Possible Liberalization in FDI Pricing Guidelines

Despite the progressive opening up
of the Indian economy to foreign investment in 1991, there has been tight
control over the entry and exit prices for foreign investors into and from
investments in Indian companies through the foreign direct investment route
(FDI). While the initial approach was to benchmark the transaction prices to
the erstwhile formula prescribed by the Controller of Capital Issues (CCI),
more lately (since 2010) the benchmark was altered
to the discounted cash flow (DCF) valuation. While unlisted company investments
were subject to these benchmarks, listed companies were entitled to the benefit
of market efficiency and prevailing stock exchange prices that provided proxies
for company valuation. Further
were made more recently in January this year.
Latest reports and analyses (here
and here)
have alerted us to the possibility that the Reserve Bank of India (RBI) is set
to further rationalize the pricing of entry and exit of foreign investment into
Indian companies. This is based on a statement in the First Bi-monthly Monetary
Policy Statement, 2014-15 by Dr. Raghuram Rajan, Governor of the RBI, as
As regards foreign
direct investment (FDI), it has been decided to withdraw all the existing
guidelines relating to valuation in case of any acquisition/sale of shares and
accordingly, such transactions will henceforth be based on acceptable market
practices. Operating guidelines will be notified separately.
This potential change represents an
important development in FDI structuring. Hitherto, investors have been
hamstrung by unduly stringent pricing norms that have adversely affected the
commercials of investment transactions. While entry-pricing norms for FDI have
imposed floor prices on foreign investors thereby disabling them from investing
at low prices (that may be necessary for specific types such as early-stage
investments), the exit pricing norms have imposed caps that disallow foreign
investors from exiting their Indian investments at commercially attractive
prices. The policy rationale for the pricing norms is understandable – as it is
a measure of regulating the inflow and outflow of foreign exchange. However,
the rigidity in its implementation acts as a disincentive to foreign
investments and not only curbs foreign investors from investing into India but
also limits the availability of foreign capital to Indian companies.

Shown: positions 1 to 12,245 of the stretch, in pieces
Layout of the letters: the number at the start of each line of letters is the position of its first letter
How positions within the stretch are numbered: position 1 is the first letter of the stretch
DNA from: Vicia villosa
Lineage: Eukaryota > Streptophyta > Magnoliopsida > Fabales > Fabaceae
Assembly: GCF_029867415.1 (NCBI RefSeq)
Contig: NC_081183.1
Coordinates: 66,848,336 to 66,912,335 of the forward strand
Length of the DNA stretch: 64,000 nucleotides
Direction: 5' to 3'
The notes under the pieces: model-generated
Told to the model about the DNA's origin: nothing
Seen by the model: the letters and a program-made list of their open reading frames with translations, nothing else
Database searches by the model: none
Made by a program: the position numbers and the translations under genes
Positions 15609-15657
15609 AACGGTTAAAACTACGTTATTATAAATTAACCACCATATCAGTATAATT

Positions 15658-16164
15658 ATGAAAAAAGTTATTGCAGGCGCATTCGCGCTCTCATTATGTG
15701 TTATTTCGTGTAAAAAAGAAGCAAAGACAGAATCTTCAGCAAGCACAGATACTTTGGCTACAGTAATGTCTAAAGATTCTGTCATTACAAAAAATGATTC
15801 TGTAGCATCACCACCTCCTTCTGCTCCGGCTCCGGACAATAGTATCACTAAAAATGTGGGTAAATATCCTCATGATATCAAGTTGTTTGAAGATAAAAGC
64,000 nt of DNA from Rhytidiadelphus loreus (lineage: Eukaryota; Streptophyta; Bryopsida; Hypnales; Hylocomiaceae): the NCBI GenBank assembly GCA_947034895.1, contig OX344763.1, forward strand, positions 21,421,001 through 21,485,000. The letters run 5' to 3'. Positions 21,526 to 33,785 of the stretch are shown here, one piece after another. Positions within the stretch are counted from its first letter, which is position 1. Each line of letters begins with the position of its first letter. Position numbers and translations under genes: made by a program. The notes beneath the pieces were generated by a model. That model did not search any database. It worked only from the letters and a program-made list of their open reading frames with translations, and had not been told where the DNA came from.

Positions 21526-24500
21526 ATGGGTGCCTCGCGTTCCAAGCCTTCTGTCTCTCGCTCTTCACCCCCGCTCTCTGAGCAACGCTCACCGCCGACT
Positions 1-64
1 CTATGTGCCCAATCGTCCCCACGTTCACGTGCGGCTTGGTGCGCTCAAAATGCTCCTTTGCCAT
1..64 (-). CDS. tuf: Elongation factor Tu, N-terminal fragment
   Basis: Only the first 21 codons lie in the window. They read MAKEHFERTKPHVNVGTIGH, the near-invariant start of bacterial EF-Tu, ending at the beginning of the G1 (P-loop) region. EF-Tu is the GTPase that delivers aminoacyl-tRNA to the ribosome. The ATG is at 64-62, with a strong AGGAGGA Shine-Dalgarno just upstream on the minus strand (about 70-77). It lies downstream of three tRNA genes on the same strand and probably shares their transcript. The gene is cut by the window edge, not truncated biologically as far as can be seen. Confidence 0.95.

The regulatory progression in the
recent years coupled with the latest announcement seems to rationalize the
policy in a manner that favours foreign investment. It is certainly not the
case that FDI pricing must be free from any regulation whatsoever so as to
permit the parties to contractually determine any manner of pricing conditions.
That might move matters away from the policy goal of regulating foreign
exchange, a role that the RBI has discharged quite effectively over the years.
However, the pricing norms must be in tune with reality and must provide the necessary
flexibility to promote ordinary commercial transactions without imposing
unnecessary hindrances.

the same time, what we currently have is only a broad policy pronouncement. It is
necessary to await the details in the form of “operating guidelines” before
their efficacy or impact can be judged more specifically.

About the author

Umakanth Varottil

Umakanth Varottil is an Associate Professor at the Faculty of Law, National University of Singapore. He specializes in corporate law and governance, mergers and acquisitions and cross-border investments. Prior to his foray into academia, Umakanth was a partner at a pre-eminent law firm in India.

1 comment

    'Liberalisation'!- Concerned/responsible authorities or bureaucrats, for that matter even the self-professed 'economic experts' all around, may, to save own face(s), choose to SO call or dub the foreseen new developments. Nonetheless, the fact of life/the underlying truth, easily decipherable if were to care to be guided by common sense, in one's long-standing conviction, is , – this is yet another instance of its not-so unfamiliar type but off and on come across, – a 'climb down' or 'roll back' of decisions taken earlier in the name of 'policy making' , with no proper application of mind /home work- any second opinion ?
    But then all such ongoing experiments('shifting sands' or 'turn coat'!) are, from the viewpoint of the national economic welfare, at WHAT/WHOSE COST is the intricate point for deliberation ? Any 'intelligent' thoughts?

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